Todd VanDerWerff has an extraordinary appreciation of Mister Rogers’ Neighborhood over at the A.V. Club, which is essential reading. There are amazing clips, too, sprinkled throughout, including Mr. Rogers’ appearance on The Tonight Show, with Joan Rivers hosting. We were a big Fred-watching household (and Sesame Street too), and Todd’s piece brought me to tears multiple times. He really gets at the unsettling and riveting (in today’s fast-paced world) peace of the show, and Mr. Rogers’ quiet and un-preachy moral authority.
Here is a small excerpt, but there is more where that came from:
Since Rogers’ death, there’s been a movement to add him to the secular canon, the very small group of people whose cultural influence was used almost entirely for good, whose lives were untouched by scandal. What’s unusual about Rogers is just how well he lives up to sainthood. He was married to the same woman his whole life. He never smoked nor drank. He was a vegetarian, and when pushed to condemn homosexuals or people of non-Christian religions, he would simply say that God loves everyone just as they are. Rogers, a Presbyterian minister, is one of the best arguments there is for Christianity as a positive force in American culture, and his unobtrusive religious influence underpins everything in the series without calling attention to itself.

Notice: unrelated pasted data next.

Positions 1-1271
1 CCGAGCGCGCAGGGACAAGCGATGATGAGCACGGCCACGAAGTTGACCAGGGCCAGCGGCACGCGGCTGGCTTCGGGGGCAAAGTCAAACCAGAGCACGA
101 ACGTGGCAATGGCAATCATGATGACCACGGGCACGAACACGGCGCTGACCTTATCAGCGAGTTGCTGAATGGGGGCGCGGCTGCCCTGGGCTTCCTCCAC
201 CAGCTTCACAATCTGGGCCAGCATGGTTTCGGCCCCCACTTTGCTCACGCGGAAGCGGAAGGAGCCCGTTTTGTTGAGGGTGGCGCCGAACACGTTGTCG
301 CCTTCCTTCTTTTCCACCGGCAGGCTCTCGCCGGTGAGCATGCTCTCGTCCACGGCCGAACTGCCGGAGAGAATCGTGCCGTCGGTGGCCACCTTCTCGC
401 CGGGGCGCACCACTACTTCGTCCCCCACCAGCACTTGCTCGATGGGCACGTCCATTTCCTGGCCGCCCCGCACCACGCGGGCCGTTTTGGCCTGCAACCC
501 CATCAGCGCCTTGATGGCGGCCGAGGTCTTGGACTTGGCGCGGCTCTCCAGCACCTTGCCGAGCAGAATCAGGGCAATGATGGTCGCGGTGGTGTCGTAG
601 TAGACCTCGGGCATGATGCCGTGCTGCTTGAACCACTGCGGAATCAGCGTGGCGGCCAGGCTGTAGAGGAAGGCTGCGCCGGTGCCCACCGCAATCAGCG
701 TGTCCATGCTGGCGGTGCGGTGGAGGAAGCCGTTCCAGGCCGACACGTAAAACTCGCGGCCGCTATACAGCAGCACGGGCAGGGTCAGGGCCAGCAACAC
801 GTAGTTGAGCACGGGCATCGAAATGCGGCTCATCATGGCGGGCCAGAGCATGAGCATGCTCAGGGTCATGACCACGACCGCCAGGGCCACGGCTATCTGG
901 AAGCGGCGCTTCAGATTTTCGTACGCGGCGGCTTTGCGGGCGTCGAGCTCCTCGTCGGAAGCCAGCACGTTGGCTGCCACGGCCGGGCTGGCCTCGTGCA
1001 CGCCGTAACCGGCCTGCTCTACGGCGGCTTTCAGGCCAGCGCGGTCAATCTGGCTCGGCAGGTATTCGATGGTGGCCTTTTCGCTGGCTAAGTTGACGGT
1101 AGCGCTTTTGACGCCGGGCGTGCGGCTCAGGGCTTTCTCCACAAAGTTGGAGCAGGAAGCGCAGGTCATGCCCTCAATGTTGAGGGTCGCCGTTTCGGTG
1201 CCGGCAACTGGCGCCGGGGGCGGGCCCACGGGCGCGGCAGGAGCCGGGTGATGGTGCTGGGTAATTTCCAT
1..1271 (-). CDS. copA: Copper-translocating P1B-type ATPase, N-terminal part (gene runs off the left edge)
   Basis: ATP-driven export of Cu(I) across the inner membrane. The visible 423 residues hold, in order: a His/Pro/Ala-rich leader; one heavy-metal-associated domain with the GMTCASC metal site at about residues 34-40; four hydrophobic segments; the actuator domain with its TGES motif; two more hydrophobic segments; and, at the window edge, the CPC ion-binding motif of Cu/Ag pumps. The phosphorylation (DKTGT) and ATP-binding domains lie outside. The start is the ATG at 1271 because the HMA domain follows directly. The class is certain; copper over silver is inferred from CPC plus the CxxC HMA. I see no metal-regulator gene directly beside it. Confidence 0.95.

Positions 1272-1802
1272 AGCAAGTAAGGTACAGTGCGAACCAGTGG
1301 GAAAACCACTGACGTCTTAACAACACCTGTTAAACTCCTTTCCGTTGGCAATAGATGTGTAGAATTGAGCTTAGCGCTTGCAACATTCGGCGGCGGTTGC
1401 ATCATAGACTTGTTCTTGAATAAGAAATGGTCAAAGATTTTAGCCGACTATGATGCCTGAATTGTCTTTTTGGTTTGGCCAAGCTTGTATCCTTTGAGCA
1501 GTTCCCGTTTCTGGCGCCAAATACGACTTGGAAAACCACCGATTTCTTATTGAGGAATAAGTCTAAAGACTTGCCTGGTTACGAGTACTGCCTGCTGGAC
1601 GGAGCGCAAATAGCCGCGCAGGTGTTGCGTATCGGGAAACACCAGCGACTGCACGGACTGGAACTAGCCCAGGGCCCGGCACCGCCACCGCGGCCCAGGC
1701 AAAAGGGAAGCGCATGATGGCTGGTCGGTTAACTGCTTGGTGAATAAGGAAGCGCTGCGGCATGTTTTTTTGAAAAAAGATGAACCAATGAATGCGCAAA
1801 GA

In a famous Esquire profile of Rogers, Tom Junod boils down what makes him special: astonishment. Somehow, through the long process of growing up, the process that beats cynicism and ironic detachment into so many of us, Rogers was capable of holding onto childlike wonder and curiosity. Returning to the series as an adult, means being confronted with who you once were and all you have lost in the process of becoming who you are. This was often the experience for adults who were lucky enough to meet Rogers, after having grown up with him on their television screens. Junod reports both on his own interactions with the man and the interactions he witnesses while following him around New York City in the course of researching the profile. And there are numerous videos where talk-show hosts struggle to hang onto what’s left of their composure in front of the whole weight of Rogers’ sincerity.
Chatting about it on Twitter, MC, from the wonderful Happy Thoughts, Darling, wrote: “I’m not even v. religious, but I truly feel he was a conduit for something holy & great. A wonderful man.”
It is a sentiment I cosign wholeheartedly. For instance, watching the following famous clip of Fred Rogers testifying before the United States Senate Subcommittee on Communications in 1969, making the case that funding should not be cut for the brand-new PBS. The Senator in question (a tough-guy Rhode Islander, naturally) starts off cranky, and openly so. He shows that he is barely tolerating the situation. “Would it make you feel better if …” But watch what then happens. And watch what happens to Senator Pastori. Watch the transformation. You can see it occur in the Joan Rivers clip in Todd’s piece too. Watch how her energy changes. People would try to meet him with cynicism, because sincerity and earnestness makes people feel uncomfortable. (As Todd suggests, this is because we have come so far away from the children that we used to be. There is a shame factor when you encounter someone so incorruptible.)
And please, if you read anything this week, read Todd’s piece.